The HotLine Magazine Archives
For The Profession of Cloud/SaaS Product Support
By Mikael Blaisdell

I’ve been advising clients for years that if they want to know what’s going on out in their market community, there is no better place to learn than in their own customer contact centers. “You hear things on that hotline that you just don’t hear anywhere else,” reported one CEO.  Scott Cook, founder of Intuit, regularly took calls himself in his company’s support center, and insisted that the insights he gained from the activity were vital to his effectiveness as a software company CEO. A handful of other senior executives of technology companies have done the same. Are you one of them? Or would there be a sudden hush as you walked through the door?

“It’s what you don’t know about your customer relationships that can cause you to lose them.”

–The Customer Retention QuickStat

There is No Substitute

There is no substitute for hearing the voice of the customer directly in your own ears, no matter where you work in the company. When I was a tech writer, I relied on that knowledge to keep the product documentation I wrote accessible to the customer. From my own shifts as a customer support rep, I knew what my readers were likely to understand — and what would prompt them to reach for the phone instead to call the support center. I used that knowledge to write accurate error messages for the development group so that both the customer and the support rep on the phone had a better chance of understanding the reason for a call. Those customer conversations taught me a lot about how the products were being used in everyday operations, and gave insight as to what the customers hoped most to see in future versions.

Unfortunately, in most technology companies, the wealth of insight and data residing in the customer contact center is wasted. Nobody asks for it, and the support center managers don’t market what they have to the rest of the company. The result is that a significant amount of potential profitability is left untapped. It doesn’t have to be that way. Take the challenge, and go find out for yourself.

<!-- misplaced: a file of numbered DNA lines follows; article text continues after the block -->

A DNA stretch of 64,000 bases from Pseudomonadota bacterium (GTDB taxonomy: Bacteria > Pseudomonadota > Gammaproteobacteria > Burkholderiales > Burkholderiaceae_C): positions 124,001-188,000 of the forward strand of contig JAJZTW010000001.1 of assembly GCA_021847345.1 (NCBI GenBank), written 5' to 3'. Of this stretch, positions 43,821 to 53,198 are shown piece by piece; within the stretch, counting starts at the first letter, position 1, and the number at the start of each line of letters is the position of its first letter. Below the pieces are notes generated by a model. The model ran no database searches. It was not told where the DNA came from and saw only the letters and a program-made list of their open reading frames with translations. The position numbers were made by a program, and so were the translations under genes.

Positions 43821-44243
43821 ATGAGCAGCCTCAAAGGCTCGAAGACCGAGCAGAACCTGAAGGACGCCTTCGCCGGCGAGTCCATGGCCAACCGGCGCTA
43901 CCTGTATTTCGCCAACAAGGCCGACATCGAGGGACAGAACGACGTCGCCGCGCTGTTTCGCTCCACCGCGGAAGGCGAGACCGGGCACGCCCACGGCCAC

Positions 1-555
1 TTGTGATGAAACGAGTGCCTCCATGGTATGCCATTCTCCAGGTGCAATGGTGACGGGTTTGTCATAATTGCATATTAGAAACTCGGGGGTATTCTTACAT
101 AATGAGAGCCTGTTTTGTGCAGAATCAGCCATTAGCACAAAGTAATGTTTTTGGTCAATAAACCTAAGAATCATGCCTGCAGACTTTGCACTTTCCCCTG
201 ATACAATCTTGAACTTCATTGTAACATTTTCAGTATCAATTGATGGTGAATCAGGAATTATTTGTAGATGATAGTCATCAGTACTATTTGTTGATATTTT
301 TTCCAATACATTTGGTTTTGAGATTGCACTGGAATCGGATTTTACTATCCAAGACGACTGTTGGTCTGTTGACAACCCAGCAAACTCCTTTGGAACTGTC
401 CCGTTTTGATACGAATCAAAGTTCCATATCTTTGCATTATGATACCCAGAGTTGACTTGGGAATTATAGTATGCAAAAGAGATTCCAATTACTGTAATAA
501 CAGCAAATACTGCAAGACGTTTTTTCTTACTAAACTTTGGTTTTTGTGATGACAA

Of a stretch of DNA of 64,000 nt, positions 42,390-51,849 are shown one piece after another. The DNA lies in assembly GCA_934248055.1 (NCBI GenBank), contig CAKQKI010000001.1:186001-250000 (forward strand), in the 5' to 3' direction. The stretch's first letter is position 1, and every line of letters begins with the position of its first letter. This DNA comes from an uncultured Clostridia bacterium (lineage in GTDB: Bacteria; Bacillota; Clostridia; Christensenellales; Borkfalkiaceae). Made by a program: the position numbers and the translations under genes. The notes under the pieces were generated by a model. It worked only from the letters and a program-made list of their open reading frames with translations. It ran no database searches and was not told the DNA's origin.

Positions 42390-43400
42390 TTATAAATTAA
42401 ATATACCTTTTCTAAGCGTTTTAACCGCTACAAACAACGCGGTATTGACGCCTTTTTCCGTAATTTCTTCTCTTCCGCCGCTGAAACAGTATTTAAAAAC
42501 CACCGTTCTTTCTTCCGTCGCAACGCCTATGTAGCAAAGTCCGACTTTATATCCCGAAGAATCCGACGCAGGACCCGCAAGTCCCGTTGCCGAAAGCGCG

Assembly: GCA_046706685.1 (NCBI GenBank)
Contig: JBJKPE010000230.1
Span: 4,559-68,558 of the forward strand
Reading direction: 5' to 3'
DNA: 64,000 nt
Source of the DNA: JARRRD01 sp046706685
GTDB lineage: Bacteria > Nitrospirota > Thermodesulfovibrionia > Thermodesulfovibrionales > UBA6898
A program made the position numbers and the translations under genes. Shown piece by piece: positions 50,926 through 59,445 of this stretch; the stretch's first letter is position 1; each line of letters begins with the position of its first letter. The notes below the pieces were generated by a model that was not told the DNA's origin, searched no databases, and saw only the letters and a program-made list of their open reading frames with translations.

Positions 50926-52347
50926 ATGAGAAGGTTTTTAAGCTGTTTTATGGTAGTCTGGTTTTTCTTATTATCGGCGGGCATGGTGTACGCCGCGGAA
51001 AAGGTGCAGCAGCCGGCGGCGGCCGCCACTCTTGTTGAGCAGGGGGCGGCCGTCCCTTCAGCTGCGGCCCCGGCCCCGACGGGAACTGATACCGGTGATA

Play By The Rules

Before you head down to your contact center, though, make a commitment to play by the rules. You can take calls directly if you have the necessary skills and knowledge, or just listen in — but do so as John/Jane CSR. Leave your C-Level title and all of its authority behind. Listen closely to both what the customers are saying and how they say it. Watch how John and/or Jane CSR use the center’s tools as they work to help the customer. In between calls, ask them how they deal with different types of customers, personalities, and what they focus on as they manage the process of the interaction through to resolution. Resist the temptation to take notes, or to explain; just listen.

When you get back to your office, it will be time for reflection. What did you learn about the knowledge inventory in your contact center? What was different about hearing the voice of the customer directly in your ears? How does what you saw and heard directly relate to the profitability of your company?

And What Comes After

You aren’t likely to learn everything there is to know about your customer contact center in one visit. It will take many to gain a full understanding of the power of the resource. Ideally, you should commit yourself to a regular schedule of sessions on an ongoing basis, to develop your awareness and to keep the voice of the customer fresh in your ears.

There is another benefit to be gained from regular visitation by the CEO and the other C-Level officers to the company’s customer contact center. Each visit sends a subtle, but powerful message to the team that this is work worth the doing, important enough so that the senior management team pays personal attention to it. No amount of PR text or company meeting speeches can convey the message as well as a regular presence and direct participation.

Try it. See for yourself. Send me an e-mail about what you discovered.  Or join us for a complimentary Office Hours session.

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October 31, 2007